In his State of the State address Thursday, Gov. Jerry Brown depicted an optimistic outlook on education, deeming it a critical part of the success of California’s future.
“Nothing is more determinative of our future than how we teach our children,” Brown said in his speech. “If we fail at this, we will sow growing social chaos and inequality that no law can rectify.”
Brown’s commitment to education was a message appreciated by many educators, following years of cuts in state support of schools.
“I appreciate his continued commitment to education and his determination to support local control and address the complex funding mechanisms that are currently in place,” said Nevada County Superintendent Holly Hermansen. “I admire his courage in sticking to his commitment.”
Various education-based organizations also supported Brown’s message.
“In many ways, the ideas, pride and respect for educators revealed in the governor’s State of the State speech today are an inspiration for California’s teachers,” Dean E. Vogel, president of the 325,000-member California Teachers Association, said in a news release.
“We thank him for recognizing the hard work educators do in their classrooms every day to inspire students to learn, dream and be the best they can be. It is not about test drills and filling out bubbles.”
Brown’s speech also noted the flaws in focusing too heavily on standardized testing, to Vogel’s approval.
“The governor’s criticism of state and federal micro-managing of our schools is refreshing,” Vogel said. “And he’s right that we have to move beyond obsessing about standardized tests to focus on well-rounded education.
“Putting our schools and communities on the road to recovery is what voters wanted when they passed the governor’s Proposition 30 in November. His recognition of Californians who worked to pass that remarkable measure was a thumbs-up to unions and their members working to put our state back on track.”
Brown focused on the challenges of children who speak a language at home other than English and those who live in poverty, as well as the localization of school funds allocation and not delegating such responsibility to more distant and less knowledgable forces.
“Higher or more remote levels of government, like the state, should render assistance to local school districts,” Brown said. “But always respect their primary jurisdiction and the dignity and freedom of teachers and students.”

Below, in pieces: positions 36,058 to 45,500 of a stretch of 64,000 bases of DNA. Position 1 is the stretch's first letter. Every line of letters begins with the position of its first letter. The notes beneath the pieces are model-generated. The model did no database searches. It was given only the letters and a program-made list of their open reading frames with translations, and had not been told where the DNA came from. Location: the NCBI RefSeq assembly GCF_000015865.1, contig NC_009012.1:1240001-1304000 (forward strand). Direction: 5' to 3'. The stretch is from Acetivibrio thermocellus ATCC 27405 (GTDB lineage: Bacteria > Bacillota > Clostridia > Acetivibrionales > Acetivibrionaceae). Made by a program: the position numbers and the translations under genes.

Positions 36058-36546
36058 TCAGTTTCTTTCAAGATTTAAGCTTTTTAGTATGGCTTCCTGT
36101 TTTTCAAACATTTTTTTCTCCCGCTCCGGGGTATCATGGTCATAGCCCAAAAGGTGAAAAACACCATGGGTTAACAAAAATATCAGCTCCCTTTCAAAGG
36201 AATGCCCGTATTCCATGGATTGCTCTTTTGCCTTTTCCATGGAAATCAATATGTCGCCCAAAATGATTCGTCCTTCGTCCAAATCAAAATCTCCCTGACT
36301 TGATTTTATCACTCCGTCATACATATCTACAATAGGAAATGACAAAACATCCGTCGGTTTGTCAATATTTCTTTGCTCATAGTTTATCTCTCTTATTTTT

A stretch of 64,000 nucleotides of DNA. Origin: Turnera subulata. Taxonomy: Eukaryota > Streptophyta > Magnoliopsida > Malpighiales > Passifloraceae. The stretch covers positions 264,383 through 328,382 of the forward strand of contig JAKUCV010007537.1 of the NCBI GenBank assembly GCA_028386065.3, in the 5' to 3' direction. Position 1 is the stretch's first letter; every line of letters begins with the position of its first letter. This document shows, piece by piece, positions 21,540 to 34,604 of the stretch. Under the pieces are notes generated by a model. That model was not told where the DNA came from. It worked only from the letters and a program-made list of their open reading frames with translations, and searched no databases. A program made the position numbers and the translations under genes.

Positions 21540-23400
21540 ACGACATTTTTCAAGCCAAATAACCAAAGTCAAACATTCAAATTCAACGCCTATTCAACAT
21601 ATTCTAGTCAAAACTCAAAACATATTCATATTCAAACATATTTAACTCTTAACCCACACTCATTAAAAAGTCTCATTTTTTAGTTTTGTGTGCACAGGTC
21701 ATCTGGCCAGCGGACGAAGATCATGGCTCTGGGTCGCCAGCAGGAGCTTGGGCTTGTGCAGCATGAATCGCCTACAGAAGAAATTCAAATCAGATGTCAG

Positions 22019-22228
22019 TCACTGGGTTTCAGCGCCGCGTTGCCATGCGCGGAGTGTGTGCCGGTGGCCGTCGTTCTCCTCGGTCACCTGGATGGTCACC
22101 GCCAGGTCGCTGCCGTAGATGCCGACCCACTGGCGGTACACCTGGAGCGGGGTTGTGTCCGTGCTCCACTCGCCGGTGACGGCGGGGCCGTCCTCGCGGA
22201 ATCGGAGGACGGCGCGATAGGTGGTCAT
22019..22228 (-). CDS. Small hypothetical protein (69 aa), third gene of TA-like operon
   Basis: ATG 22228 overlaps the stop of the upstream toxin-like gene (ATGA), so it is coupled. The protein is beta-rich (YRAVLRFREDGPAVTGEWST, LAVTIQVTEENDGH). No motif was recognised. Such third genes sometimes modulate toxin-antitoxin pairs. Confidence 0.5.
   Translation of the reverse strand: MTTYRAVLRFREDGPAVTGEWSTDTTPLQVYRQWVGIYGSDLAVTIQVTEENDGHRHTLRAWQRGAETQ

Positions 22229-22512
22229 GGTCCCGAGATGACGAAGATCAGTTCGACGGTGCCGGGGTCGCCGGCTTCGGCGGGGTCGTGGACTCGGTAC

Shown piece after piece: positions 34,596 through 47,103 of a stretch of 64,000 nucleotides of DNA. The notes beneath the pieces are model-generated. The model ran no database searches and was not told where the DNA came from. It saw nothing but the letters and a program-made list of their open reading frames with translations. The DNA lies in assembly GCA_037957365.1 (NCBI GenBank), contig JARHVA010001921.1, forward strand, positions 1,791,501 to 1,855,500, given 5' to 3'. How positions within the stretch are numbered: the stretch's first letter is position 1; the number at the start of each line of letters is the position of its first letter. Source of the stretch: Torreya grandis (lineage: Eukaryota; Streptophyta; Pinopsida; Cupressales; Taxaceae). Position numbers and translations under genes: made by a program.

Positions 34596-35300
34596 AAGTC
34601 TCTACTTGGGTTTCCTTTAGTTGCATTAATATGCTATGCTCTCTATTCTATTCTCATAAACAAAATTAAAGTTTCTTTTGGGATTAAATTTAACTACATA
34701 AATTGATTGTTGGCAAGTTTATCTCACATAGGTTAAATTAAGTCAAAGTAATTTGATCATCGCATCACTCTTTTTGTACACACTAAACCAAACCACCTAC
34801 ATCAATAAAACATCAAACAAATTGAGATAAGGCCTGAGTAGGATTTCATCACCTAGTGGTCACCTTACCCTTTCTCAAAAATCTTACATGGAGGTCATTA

In order to do this, Brown suggested a budget summary cutting categorical programs through his Local Control Funding Formula “which would distribute supplemental funds — over an extended period of time — to school districts based on the real world problems they face,” Brown said.
“This formula recognizes the fact that a child in a family making $20,000 a year or speaking a language different from English or living in a foster home requires more help. Equal treatment for children in unequal situations is not justice.”
Brown also made statements linked to his budget proposal which would halt tuition hikes in universities.
“I will not let the students become the default financiers of our colleges and universities,” Brown said.
The speech was criticized by some Republicans for its exclusion of a spending cap and realistic financial goals.
“Although the Governor argued for fiscal restraint, he was silent on critical budget reforms like a hard spending cap and a real reserve,” said State Senator Jim Nielsen (R-Gerber). “The budget is not fixed; it is funded with temporary tax increases.”
Until the budget is passed and finalized by the legislature, the terms of Brown’s speech still leave much in limbo, Hermansen said.
“I still think there are a lot of unknowns in terms of how this will play out specifically in funding for schools,” Hermansen said. “But there is no doubt it is the right direction.”
To contact Staff Writer Jennifer Terman, email firstname.lastname@example.org or call 530-477-4230.